This Labor Day, the workers and the poor will take President Benigno “Noynoy” Aquino III to task for failing to respond to their calls, making the hunger and poverty situation in the country even worse, and exceeding even the previous government’s puppetry to the US.
By MARYA SALAMAT
MANILA – Since President Benigno “Noynoy” Aquino III became president, he has engendered criticisms that boil down to “Anybody home?” and “Noynoying.” The first captures the impression that he is frequently out of the loop, and the latter, a play on his name, has come to connote ‘doing nothing.’
The latter has gone viral in the Philippines and abroad as various groups’ criticisms of Aquino’s inaction on peoples’ issues seemed to have hit a nerve.
As example, the labor center KMU (Kilusang Mayo Uno) cited the president’s refusal to hike wages by a significant amount, Aquino’s refusal also to save workers from contractual employment schemes as shown in the case of the Philippine Airlines, his government’s failure to stop the violent demolitions of urban poor communities, the persistent oil price hikes, and the continued mockery of land reform.
These, the labor center said, prod “the workers and the poor this Labor Day to take President Benigno “Noynoy” Aquino III to task for failing to respond to their calls, making the hunger and poverty situation in the country even worse, and exceeding even the previous government’s puppetry to the US.”
Leaders of progressive labor and transport groups, including the leaders of urban poor organizations and public sector employees, announced in a press conference Friday that they are aiming for a 30,000-strong mobilization in Metro Manila and more than a hundred thousand-strong mobilization across the country.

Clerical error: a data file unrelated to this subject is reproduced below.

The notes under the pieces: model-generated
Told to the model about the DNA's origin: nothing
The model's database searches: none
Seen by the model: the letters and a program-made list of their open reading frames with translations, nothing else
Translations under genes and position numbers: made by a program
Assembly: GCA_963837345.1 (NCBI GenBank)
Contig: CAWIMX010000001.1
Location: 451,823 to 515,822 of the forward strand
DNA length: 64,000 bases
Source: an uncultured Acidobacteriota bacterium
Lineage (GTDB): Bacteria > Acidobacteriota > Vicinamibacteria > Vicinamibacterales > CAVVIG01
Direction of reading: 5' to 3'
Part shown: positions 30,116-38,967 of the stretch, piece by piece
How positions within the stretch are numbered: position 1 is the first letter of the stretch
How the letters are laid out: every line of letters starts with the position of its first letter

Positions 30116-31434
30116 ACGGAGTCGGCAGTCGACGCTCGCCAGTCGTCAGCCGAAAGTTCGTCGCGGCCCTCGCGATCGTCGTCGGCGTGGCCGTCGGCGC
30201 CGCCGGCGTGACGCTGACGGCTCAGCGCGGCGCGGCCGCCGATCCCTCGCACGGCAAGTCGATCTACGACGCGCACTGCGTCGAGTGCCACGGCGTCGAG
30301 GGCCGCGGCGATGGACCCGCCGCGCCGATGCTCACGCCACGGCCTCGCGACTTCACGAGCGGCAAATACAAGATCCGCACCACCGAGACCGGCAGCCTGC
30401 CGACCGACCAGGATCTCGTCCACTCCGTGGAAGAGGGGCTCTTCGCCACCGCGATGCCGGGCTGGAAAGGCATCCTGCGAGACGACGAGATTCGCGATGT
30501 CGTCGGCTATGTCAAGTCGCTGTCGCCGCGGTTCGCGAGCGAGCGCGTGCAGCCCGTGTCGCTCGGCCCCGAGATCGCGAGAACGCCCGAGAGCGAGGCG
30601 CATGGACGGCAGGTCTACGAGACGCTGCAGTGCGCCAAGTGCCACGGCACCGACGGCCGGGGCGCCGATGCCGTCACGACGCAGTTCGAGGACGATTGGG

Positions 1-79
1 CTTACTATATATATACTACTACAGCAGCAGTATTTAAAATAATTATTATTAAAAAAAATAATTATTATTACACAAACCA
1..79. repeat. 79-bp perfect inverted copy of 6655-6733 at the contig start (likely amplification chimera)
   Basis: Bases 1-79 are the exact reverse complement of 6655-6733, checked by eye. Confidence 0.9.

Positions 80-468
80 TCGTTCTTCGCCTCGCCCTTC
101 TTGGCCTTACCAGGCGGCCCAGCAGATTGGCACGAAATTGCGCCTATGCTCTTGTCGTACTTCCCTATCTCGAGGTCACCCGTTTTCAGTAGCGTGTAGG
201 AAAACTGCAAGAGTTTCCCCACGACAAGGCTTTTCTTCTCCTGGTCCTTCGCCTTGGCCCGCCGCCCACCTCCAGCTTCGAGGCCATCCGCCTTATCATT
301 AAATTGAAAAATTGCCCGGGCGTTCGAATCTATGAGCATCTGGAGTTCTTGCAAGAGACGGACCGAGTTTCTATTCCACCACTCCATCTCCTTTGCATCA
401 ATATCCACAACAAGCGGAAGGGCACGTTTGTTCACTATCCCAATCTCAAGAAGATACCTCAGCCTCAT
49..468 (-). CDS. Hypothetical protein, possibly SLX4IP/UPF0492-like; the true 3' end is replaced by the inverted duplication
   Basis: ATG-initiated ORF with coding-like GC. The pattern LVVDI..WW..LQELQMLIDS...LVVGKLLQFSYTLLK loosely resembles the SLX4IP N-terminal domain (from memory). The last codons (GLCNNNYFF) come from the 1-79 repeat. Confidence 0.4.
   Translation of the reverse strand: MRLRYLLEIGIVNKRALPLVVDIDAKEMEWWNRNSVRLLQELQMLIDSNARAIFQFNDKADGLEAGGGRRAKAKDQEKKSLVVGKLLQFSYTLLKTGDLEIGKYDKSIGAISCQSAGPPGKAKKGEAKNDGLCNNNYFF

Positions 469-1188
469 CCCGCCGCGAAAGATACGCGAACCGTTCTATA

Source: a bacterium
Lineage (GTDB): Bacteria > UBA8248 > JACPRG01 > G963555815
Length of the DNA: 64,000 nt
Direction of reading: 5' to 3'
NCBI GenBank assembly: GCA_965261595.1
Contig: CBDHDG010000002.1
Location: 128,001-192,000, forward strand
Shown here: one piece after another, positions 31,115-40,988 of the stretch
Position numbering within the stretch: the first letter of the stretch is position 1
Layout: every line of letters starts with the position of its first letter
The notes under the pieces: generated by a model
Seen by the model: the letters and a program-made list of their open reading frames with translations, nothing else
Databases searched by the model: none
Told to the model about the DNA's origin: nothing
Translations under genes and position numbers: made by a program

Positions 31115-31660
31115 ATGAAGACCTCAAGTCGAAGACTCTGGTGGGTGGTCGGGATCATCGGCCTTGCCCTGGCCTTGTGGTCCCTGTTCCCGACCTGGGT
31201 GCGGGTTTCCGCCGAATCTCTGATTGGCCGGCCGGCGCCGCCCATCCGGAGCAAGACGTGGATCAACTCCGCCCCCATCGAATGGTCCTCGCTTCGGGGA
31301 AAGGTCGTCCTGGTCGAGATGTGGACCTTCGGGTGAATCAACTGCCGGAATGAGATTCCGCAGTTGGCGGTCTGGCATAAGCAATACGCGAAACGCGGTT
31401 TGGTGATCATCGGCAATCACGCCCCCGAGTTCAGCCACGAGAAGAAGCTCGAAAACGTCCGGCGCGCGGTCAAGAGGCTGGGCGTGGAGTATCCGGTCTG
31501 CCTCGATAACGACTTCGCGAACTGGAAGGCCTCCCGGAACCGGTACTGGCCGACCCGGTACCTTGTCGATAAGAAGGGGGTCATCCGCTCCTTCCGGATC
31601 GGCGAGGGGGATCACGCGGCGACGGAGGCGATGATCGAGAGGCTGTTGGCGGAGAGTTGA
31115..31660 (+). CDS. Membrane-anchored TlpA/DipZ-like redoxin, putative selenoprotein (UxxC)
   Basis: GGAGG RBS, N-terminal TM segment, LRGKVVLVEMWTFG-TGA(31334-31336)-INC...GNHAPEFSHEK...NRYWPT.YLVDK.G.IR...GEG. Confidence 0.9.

In another development, the government-backed Trade Union Congress of the Philippine and the Free Filipino Workers formed an alliance called “Nagkaisa” which promises to conduct mass actions, “if needed,” to oppose price hikes.
‘A day of reckoning’
Calling this year’s Labor Day “a day of reckoning,” the KMU called on Filipinos “to give vent to their frustrations and anger at the Aquino government and join our protests on Labor Day.”
The labor center said people “have every right to take Aquino to task for failing to respond to their calls and making their situation worse.”
Among the Aquino presidency’s sins against the workers and the people, the workers’ organizations are particularly angered by Aquino’s freezing wages while allowing prices of basic goods including oil, water, electricity, foodstuff, medicines, housing and tuition fees to rise unabated.
As such, on the days leading to May 1, workers have filled up their calendar with schedules of protest actions to be held in front of offices and depots of oil companies, for example, and the regional wage boards.
“Because the regional wage boards are structurally programmed to refuse granting a significant wage hike, we have been calling for their abolition. Even the highest amount granted by a regional wage board (P36) will not suffice to help workers cope with high prices at present,” said Lito Ustarez, vice president of KMU.
The labor center finds it “deplorable” that the country’s wage boards have not only refused to recognize the record levels of oil prices this year as a supervening event calling for wage hikes earlier than the one-year ban. “They are still holding consultations on what workers already consider as obvious fact –that there is a need to hike wages,” Ustarez said.
Most labor groups in the country have expressed a desire for Congress and not the regional wage boards to act on their calls for a wage hike. “Workers need a wage increase that’s substantial, not measly, to cope with the prices of basic goods and services that have been soaring not only this year but in recent years,” Ustarez explained.
The labor groups also condemned “Aquino’s subservience to the US” as worse than that of Arroyo. “He is pushing for expanded US military presence in the country and greater US military intervention into issues that are internal to the country,” said Elmer “Bong” Labog, chairman of KMU.
“The workers and the poor are hungrier and poorer and are fed up with Aquino’s empty promises,” said Elmer “Bong” Labog, chairman of KMU. Since experiences under Aquino have showed that workers “cannot rely on it to improve our situation,” Labog urged his fellow workers to fight this government’s policies, which, he said, are slowly but surely being exposed as “anti-poor and pro-elite.”